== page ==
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Clerical does a U-turn on trail

Clerical Medical has performed a U-turn and will now not be cancelling the trail commission of advisers it believed were not offering ongoing service after heavy pressure from the IFA community.

Last week, Money Marketing revealed that Clerical was to stop paying trail commission to the IFAs of several hundred clients after concluding the advisers were not offering a continued service.

Clerical wrote to 2,000 customers to check personal details and ask if they still used an IFA. If a client said they no longer actively dealt with an adviser, Clerical wrote to the IFA, telling them they would no longer receive trail commission.

But after pressure from advisers, Clerical has changed its stance and now says that no trail commission will be cancelled.

Clerical director of distribution John Van Der Wielen says: “Clerical Medical has not switched off any IFA commission and we apologise for any confusion caused.

“Our intention at all times has been to ensure that both we and IFAs hold the correct information for our mutual customers.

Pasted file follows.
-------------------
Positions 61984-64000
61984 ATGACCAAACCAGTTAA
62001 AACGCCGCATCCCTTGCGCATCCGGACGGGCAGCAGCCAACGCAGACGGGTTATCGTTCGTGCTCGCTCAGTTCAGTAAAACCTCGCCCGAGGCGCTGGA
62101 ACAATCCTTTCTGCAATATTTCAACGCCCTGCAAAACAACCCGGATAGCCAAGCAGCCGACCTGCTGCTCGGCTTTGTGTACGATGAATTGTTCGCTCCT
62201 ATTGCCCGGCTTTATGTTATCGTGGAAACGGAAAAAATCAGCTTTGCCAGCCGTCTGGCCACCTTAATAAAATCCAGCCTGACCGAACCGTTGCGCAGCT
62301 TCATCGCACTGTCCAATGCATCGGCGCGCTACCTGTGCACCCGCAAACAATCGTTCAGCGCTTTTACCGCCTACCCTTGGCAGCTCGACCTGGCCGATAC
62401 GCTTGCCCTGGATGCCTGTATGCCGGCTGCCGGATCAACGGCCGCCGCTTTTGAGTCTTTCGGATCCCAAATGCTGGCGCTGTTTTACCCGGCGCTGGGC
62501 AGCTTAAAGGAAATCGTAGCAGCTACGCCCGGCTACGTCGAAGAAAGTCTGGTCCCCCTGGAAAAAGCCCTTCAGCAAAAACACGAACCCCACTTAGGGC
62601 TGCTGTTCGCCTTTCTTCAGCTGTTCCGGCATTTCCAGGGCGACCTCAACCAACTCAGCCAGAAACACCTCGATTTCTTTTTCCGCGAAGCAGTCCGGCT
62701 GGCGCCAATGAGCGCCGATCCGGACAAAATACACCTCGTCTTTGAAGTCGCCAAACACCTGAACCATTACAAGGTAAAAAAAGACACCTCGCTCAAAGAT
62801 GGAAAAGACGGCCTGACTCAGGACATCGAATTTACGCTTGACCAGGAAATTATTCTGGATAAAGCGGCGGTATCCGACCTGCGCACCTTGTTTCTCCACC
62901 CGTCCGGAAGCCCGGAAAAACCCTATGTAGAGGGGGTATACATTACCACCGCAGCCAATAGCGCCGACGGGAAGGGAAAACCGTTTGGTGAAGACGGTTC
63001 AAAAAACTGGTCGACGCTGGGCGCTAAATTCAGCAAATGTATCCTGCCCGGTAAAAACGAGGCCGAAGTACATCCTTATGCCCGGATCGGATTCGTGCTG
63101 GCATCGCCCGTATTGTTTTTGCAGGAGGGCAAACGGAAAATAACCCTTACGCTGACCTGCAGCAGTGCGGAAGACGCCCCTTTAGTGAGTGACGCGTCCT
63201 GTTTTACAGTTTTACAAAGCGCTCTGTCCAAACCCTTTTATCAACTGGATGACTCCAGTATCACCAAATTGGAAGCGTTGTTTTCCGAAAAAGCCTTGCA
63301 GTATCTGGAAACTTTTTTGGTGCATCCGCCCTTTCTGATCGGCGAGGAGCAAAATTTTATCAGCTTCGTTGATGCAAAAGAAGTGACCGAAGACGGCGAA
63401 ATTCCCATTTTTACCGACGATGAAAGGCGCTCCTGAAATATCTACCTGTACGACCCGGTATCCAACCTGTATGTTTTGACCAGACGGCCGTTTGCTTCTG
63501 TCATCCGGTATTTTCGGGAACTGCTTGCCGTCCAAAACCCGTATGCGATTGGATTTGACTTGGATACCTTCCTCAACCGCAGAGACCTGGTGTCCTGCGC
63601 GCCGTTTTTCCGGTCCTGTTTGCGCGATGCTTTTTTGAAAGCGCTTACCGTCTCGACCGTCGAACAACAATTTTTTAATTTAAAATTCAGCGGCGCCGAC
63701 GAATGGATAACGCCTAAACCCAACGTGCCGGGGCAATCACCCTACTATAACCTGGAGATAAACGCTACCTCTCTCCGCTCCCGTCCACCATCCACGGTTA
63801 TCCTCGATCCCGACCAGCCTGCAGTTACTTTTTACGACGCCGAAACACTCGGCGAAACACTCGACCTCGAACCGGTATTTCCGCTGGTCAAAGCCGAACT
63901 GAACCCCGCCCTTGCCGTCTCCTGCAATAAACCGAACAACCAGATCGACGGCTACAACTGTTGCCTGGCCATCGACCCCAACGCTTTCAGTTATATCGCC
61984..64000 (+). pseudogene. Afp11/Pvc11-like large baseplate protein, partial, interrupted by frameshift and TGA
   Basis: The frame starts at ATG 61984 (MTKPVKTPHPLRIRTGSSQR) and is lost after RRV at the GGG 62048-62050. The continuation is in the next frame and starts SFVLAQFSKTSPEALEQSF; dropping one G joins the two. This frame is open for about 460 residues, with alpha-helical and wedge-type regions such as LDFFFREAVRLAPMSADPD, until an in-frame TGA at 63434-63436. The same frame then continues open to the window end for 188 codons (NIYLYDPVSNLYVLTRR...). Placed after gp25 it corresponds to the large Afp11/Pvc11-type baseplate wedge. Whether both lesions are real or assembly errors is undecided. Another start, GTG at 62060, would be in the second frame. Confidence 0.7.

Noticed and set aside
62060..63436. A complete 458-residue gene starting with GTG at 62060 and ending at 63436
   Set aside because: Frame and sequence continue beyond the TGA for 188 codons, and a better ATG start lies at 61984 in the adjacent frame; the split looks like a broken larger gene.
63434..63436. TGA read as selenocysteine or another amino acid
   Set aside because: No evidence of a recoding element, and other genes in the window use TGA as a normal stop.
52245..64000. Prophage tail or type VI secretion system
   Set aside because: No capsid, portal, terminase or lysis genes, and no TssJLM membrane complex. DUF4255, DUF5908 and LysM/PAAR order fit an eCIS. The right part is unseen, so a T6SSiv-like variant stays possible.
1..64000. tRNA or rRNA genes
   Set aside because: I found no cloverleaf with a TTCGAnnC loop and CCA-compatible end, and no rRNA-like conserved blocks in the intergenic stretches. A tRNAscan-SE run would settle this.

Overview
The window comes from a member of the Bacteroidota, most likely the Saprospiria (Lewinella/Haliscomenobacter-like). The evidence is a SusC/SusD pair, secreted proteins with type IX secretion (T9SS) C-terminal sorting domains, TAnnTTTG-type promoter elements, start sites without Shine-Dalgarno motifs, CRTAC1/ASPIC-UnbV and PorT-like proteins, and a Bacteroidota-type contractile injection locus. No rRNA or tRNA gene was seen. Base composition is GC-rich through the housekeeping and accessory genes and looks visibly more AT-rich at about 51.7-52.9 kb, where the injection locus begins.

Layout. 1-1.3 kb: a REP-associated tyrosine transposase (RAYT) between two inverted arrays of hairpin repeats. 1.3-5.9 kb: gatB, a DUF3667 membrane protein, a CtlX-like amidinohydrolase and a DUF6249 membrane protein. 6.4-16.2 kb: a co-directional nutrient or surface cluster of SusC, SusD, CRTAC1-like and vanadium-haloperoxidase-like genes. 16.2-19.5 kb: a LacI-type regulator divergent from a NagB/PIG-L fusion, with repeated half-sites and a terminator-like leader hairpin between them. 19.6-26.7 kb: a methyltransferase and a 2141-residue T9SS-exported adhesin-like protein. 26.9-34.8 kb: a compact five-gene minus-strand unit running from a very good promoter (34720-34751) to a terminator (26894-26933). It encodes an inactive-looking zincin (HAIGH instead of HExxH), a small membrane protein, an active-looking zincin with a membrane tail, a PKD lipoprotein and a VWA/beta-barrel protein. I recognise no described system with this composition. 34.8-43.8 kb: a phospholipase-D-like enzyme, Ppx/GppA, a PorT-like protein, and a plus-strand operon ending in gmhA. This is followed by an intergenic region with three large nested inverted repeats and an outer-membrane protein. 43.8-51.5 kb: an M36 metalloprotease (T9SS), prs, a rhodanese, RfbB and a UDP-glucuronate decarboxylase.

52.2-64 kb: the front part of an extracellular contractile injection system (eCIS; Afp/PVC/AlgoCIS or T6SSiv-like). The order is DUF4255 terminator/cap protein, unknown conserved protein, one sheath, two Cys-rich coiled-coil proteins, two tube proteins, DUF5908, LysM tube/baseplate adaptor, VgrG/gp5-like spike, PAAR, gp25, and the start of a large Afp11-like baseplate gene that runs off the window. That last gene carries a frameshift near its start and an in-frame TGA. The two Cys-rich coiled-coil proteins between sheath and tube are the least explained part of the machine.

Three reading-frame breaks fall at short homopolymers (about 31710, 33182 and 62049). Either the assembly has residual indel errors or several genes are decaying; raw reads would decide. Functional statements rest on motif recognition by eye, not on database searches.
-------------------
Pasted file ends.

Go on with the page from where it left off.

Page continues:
“We are working with the IFAs involved to ensure that their customer relationships and commission stream are protected.”

In an open letter to Van Der Wielen, SimplyBiz chairman Ken Davy had branded Clerical’s move as “reprehensible in the extreme”.

Davy said the move would encourage advisers towards up-front remuneration if they believe trail can be turned off in the future, just as the regulator and trade bodies are trying to move advisers towards more trail-based remuneration.

The letter said: “It is not up to the FSA or a product provider to determine what level of client servicing should be provided, or that in any particular circumstance remuneration should not be paid. I submit that it is totally inappropriate for a provider to solicit the reassignment of remuneration to themselves or anyone else.”

Aifa director general Chris Cummings had also attacked the move, saying: “If other providers follow suit, it will weaken the IFA profession and consequently less business will feed through and that would not be good news for anyone.”

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